February is Black History Month, a time to recognize the important people and events in African-American history. But where to start? Here are 10 recommendations of what we're reading and watching with our families this month.
The 1619 project
About the series: Hulu’s six-part 1619 Docuseries is an expansion of “The 1619 Project” created by Pulitzer Prize-winning journalist Nikole Hannah-Jones and the New York Times Magazine. The series seeks to reframe the country’s history by placing the consequences of slavery and the contributions of Black Americans at the very center of our national narrative.
You Matter To Me
Abut the book: You matter. That's the message behind the book inspired by true stories called You Matter To Me. The new picture book was written by Doyin Richards, who has never shied away from having difficult conversations. You Matter To Me is told from the point of view of a recently adopted dog named Biscuit, who describes what it’s like to go on walks with his Black owner.
Biscuit soon realizes that not everyone shares his feelings of love for his human. His human is Black, and some people in the neighborhood are scared by that. Some people hold their purses closer, or tighten their grip on their children’s hands when Biscuit and his owner walk by. Biscuit wishes people would see his human as he does: With love.
About the movie: The story of Jackie Robinson, the first African-American to play Major League baseball in the modern era. Robinson wore the number 42 on his jersey.
Ella Fitzgerald: The Tale of a Vocal Virtuosa
About the book: Ella Fitzgerald began her life as a singer on the stage of the Apollo Theater at 17. Her incredible voice has won her generations of fans around the world. Author Andrea Davis Pinkney tells Ella's inspiring story in the voice of Scat Cat Monroe — a feline Fitzgerald fan. The book's fantastical images are done by two-time Caldecott Honor winner Brian Pinkney.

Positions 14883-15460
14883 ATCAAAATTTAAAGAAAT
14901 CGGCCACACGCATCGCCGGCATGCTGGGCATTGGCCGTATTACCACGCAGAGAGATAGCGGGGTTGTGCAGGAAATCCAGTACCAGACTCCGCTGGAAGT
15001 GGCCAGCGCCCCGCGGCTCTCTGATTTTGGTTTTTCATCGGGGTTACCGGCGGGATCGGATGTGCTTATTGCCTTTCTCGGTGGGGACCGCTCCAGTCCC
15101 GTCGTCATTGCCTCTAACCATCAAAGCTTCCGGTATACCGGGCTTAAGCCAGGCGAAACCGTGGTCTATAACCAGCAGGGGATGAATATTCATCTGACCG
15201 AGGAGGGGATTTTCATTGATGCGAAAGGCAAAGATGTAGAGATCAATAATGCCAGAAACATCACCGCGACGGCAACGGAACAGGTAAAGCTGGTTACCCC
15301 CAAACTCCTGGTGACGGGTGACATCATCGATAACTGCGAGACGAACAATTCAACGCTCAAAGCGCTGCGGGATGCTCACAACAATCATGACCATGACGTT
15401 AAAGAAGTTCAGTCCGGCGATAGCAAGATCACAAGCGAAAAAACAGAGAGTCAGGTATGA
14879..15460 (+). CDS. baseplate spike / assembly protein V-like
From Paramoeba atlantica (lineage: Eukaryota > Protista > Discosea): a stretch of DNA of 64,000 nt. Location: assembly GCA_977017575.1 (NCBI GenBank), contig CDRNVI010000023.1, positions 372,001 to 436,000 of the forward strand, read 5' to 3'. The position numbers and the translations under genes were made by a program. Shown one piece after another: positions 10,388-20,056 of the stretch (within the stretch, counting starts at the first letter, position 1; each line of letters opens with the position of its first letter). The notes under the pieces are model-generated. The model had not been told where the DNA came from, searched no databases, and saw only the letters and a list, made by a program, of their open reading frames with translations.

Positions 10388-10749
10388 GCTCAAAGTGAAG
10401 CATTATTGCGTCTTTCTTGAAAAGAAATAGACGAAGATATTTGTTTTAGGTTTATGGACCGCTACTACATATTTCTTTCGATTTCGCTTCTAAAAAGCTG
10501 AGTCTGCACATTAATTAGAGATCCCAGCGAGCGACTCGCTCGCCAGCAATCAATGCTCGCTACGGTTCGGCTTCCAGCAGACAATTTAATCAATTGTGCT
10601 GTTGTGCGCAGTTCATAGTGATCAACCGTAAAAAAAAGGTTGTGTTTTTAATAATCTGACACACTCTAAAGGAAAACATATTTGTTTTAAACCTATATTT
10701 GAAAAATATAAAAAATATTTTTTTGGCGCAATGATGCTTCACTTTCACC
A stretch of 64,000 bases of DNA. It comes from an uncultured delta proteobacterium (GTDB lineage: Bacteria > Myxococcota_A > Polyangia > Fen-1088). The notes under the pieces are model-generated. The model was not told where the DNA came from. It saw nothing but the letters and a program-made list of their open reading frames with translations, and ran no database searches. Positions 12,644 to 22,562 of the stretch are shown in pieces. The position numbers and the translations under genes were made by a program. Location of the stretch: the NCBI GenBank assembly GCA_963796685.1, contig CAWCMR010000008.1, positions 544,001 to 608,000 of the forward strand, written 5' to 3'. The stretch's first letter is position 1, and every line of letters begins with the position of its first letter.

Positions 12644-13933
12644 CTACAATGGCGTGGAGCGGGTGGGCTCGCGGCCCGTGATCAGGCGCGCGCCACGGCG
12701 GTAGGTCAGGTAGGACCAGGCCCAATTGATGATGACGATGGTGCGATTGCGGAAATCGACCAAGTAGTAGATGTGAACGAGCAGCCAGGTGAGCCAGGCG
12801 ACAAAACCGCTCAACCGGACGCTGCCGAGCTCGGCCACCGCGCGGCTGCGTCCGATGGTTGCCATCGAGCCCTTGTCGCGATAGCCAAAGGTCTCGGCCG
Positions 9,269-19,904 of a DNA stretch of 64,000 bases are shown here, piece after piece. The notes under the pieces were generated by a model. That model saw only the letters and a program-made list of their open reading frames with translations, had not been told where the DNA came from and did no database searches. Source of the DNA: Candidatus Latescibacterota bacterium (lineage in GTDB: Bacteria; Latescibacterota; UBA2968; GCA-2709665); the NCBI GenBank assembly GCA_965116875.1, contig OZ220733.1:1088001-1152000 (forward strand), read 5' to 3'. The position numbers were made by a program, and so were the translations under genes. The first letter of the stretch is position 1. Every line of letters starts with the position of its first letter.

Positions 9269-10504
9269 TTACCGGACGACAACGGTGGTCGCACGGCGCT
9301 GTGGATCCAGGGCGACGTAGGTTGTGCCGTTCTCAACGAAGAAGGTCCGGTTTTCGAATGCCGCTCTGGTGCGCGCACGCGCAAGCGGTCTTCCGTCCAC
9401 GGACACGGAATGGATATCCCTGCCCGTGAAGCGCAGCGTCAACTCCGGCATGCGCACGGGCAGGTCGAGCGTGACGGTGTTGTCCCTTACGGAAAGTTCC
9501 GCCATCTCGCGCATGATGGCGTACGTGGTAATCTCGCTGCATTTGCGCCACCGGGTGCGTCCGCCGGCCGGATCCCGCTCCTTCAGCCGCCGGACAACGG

About the movie: This award-winning film, released in 2016, tells the story of the important role black female mathematicians, who worked at NASA, played during the space race. It is based on the non-fiction book by Margot Lee Shetterly.
Monster: A Graphic Novel
About the book: Monster, which has won numerous prestigious awards, is a coming-of-age story by Walter Dean Myers about a teenager awaiting trial for a murder and robbery. He envisions how his life would play out on the big screen as he gets used to juvenile detention and goes to trial. Monster was adapted into a graphic novel by Guy Sims and Dawud Anyabwile.
About the movie: The extraordinary tale of Harriet Tubman's escape from slavery and transformation into one of America’s greatest heroes. Her courage, ingenuity, and tenacity freed hundreds of slaves and changed the course of history.
About the book: This one is on our nightstand. Michelle Obama takes you for a journey through her remarkable life in this honest and witty autobiography, from her childhood on the South Side of Chicago to her time living at 1600 Pennsylvania Ave.
About the movie: A touching tribute to one of our favorite superheroes, Chadwick Boseman.
This Jazz Man
About the book: This beautiful book will have you and your preschooler toe-tapping and finger-snapping in tribute to African-American jazz giants. The book is set to the rhythm of the classic children's song "This Old Man" and introduces musicians Charlie Parker, Louis Armstrong, Duke Ellington, Bill "Bojangles," and more.